By Rakia Reynolds for Jopwell
My path to entrepreneurship started when, while pregnant with my second child, I was laid off from my job as a producer for MTV. I was upset, sure. But I also felt like I was being given an opportunity to finally find my true dream job — one where no one else would dictate what I did, whether my position was secure, or how much I was paid. So, instead of applying for new positions, I turned my attention to building a full-service public relations agency based in Philadelphia. Enter: Skai Blue Media.
It took five years of feverishly building out my business plan, knocking on doors, creating a network, and cultivating my brand (on my own dime no less). Today, I’m proud to say I’ve created one of the leading PR firms in Philly and we’re changing the future of public relations.
But I didn’t get here alone. I owe a large part of my success to my advisory board of “friendtors.” My friendtors are a group of friends and mentors who have supported me as I’ve built my business. They are more than just pals or business acquaintances. They are my professional peers, whose guidance, wisdom, and care is invaluable to me.
My personal board of friendtors includes Mary Doughertry, who leads public relations for the fashion designer Nicole Miller; she’s taught me so much about achieving an appropriate work-life balance within our industry. I lean on Fox 29 producer Berlinda Garnett to always tell it like it is. Finance executive Payne Brown has helped me to determine whether a person’s vision is in line with mine (and whether he or she is capable of executing it). Last but not least, my husband Bram Reynolds — who’s also Skai Blue’s chief operations officer — is, among other things, an incredible friendtor. He recognizes where I can do better and keeps me honest and moving forward. I wouldn’t be the boss and business owner I am today without this group. I encourage everyone I meet to establish his or her own friendtor board. Here’s how:
1. Enlist a diverse inner circle.
Taking the leap to change careers, ask for that raise, or become an entrepreneur can require a lot of planning. You may have graduated from a great school with a dual-degree, but you’re still only one person with a lens that’s limited to what you know. That means you have implicit biases, strengths, and weaknesses. Consider these when selecting your “friendtors.” Instead of picking a handful of cheerleaders who have the same background and work experience as you, recruit people who are at various stages of different careers. I’m careful to tap “friendtors” at varying life stages, since these people can offer diverse perspectives on everything from balancing your personal and professional lives to managing people effectively and creating company culture. You want to have people who aren’t afraid to tell you “no,” and who don’t see themselves as being in direct competition with you.
“You may have graduated from a great school with a dual-degree, but you’re still only one person with a lens that’s limited to what you know.”
2. Look around, not up.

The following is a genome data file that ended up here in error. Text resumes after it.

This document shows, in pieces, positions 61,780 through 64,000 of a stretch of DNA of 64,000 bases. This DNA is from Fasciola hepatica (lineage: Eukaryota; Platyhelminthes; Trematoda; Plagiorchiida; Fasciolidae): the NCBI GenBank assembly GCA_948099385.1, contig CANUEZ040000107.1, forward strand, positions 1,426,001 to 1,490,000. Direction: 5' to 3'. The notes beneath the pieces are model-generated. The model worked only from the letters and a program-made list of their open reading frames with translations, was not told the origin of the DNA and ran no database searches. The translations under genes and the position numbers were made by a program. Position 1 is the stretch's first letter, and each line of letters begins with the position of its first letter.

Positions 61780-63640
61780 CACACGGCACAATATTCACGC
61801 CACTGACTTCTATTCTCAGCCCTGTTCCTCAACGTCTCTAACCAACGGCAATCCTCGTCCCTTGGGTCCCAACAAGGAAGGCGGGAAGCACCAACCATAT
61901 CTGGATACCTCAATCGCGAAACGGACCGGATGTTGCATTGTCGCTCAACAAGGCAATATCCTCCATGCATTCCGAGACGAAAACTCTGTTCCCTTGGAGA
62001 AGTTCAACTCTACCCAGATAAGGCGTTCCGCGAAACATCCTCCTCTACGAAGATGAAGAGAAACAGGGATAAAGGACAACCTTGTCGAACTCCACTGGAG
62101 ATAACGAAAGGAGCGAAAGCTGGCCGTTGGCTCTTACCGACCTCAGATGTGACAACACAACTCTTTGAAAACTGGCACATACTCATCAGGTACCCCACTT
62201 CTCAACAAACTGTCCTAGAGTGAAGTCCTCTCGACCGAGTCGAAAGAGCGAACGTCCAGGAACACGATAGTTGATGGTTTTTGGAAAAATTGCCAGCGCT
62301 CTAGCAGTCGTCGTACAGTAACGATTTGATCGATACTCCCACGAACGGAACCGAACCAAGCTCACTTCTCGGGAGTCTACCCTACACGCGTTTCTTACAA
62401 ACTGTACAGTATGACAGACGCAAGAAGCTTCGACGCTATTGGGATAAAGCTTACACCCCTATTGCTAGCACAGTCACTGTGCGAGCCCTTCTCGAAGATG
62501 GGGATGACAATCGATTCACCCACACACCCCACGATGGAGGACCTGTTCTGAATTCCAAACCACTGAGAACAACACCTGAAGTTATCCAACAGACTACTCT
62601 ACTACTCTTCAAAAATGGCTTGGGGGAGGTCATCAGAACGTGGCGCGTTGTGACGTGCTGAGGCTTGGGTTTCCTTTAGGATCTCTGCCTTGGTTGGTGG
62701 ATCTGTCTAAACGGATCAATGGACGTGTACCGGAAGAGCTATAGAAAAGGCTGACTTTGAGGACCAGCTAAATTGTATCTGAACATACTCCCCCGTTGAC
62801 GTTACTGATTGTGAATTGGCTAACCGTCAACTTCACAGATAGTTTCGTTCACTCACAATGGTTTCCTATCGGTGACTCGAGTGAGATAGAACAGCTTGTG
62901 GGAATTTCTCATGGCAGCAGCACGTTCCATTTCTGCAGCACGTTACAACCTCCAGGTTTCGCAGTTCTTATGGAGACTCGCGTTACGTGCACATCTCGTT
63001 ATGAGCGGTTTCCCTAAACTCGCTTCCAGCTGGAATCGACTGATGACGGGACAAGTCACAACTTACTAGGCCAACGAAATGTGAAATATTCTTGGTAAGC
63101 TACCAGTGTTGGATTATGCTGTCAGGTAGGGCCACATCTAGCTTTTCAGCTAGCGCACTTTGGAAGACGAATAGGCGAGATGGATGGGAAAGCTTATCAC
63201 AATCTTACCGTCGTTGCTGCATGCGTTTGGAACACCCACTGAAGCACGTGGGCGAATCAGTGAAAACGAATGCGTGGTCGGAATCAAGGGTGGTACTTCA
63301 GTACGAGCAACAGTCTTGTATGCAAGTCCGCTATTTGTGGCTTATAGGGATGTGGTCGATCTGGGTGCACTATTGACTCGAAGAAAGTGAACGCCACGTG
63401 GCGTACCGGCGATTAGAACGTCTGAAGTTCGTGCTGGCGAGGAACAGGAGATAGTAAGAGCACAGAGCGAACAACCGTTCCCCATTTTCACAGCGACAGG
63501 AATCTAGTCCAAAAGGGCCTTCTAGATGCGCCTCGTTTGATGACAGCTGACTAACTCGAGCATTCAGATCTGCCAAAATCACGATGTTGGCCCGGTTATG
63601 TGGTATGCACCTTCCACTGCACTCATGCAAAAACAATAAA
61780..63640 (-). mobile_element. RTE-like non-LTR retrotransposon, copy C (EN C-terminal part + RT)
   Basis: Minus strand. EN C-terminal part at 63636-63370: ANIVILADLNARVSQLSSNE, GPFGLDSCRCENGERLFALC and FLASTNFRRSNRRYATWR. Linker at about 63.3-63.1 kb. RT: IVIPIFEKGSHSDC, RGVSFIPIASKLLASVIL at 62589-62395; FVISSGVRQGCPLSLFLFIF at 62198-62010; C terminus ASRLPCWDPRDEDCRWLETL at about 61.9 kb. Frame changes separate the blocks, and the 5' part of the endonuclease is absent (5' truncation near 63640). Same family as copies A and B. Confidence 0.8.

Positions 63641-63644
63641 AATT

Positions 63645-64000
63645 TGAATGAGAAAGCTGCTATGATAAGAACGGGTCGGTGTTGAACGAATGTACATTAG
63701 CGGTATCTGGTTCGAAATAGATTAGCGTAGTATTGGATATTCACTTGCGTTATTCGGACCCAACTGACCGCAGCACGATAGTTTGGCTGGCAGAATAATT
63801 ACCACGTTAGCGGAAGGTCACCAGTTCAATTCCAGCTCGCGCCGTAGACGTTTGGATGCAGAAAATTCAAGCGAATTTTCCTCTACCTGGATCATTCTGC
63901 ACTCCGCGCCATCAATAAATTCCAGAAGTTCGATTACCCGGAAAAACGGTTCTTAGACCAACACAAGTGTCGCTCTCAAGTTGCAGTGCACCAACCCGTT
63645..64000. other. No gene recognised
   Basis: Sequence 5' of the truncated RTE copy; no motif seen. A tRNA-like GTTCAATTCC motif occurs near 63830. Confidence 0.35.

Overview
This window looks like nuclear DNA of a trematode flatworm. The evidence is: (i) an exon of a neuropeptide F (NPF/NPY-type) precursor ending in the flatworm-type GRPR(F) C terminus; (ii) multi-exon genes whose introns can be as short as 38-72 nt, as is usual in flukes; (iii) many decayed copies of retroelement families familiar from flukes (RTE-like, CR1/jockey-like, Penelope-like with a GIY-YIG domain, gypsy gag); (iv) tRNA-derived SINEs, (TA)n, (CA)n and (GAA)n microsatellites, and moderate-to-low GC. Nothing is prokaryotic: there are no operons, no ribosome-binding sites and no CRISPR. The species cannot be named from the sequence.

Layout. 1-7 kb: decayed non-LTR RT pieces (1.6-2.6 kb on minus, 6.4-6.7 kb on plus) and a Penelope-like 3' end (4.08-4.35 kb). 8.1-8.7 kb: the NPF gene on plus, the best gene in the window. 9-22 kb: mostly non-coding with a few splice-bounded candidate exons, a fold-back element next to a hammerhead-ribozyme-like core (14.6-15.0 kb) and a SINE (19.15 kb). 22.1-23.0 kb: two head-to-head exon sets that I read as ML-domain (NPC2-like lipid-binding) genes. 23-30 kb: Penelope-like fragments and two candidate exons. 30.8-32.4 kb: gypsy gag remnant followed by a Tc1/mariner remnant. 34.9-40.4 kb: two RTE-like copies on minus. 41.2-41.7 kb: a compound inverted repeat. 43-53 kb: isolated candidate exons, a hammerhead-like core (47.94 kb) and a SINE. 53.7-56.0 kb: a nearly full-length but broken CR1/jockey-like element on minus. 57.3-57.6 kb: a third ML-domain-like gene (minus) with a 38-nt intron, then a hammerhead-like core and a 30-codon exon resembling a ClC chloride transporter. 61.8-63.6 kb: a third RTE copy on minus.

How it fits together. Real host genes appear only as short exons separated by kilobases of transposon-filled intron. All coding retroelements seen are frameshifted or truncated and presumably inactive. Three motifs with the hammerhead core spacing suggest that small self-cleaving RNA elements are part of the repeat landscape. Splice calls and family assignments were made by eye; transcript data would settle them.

We so often think that in order for someone to help and mentor us, they need to be a big-shot vice president or have 20-plus years of professional experience. That’s simply not true. Don’t discount the people around you who have a host of wisdom, guidance, and skills to offer. My husband, for example, never gets caught in the gray areas of decision-making like I do. He’s the first person to tell me, “You’re doing great, but you handled that inappropriately and you’re not putting your foot down.” His strengths complement my weaknesses.
3. Be open and considerate.
My friendtors have helped me with everything from being an impactful manager to making difficult business decisions. And, like in any successful relationship, it’s important to reciprocate. Sometimes this simply means being open to receiving people’s advice and guidance (moving past defensiveness, which is often our first instinct). It’s also about offering support in any way you can. Find out what they think could make them more successful in their career and then work with your friendtors in a way that makes sense for them and their goals. Also make a point to meet people where they are — literally. If you know someone hates lunch meetings but loves the outdoors, for example, maybe you suggest going on a hike to discuss a topic of interest. Don’t forget to show your friendtors your appreciation, both when they help you and also just generally. Whether it’s with a thank-you note or a quick email update keeping them abreast of the successes to which they directly contributed, there’s no downside to being gracious.
4. Be transparent.
Even the most successful professionals struggle (and fail!). Much like a good friend, a good friendtor should support you no matter the circumstances. So it’s all the more important to surround yourself with people who will help you develop into the professional you want to be — people who believe in your purpose and plan. These same people should let you cry on their shoulders during the low points. My friendtors helped me through a particularly rough period, when I was blindsided by an ex-partner who stole money from our account and disappeared without a trace. You don’t have to hide your challenges (or triumphs) from your friendtors. Stay honest with them and know that they’ll be there to help you plan your next steps.
The Well is the digital magazine of Jopwell, the career advancement platform for Black, Latino/Hispanic, and Native American professionals and students. Sign up to unlock opportunity.
Originally published on www.jopwell.com/thewell.
Originally published at medium.com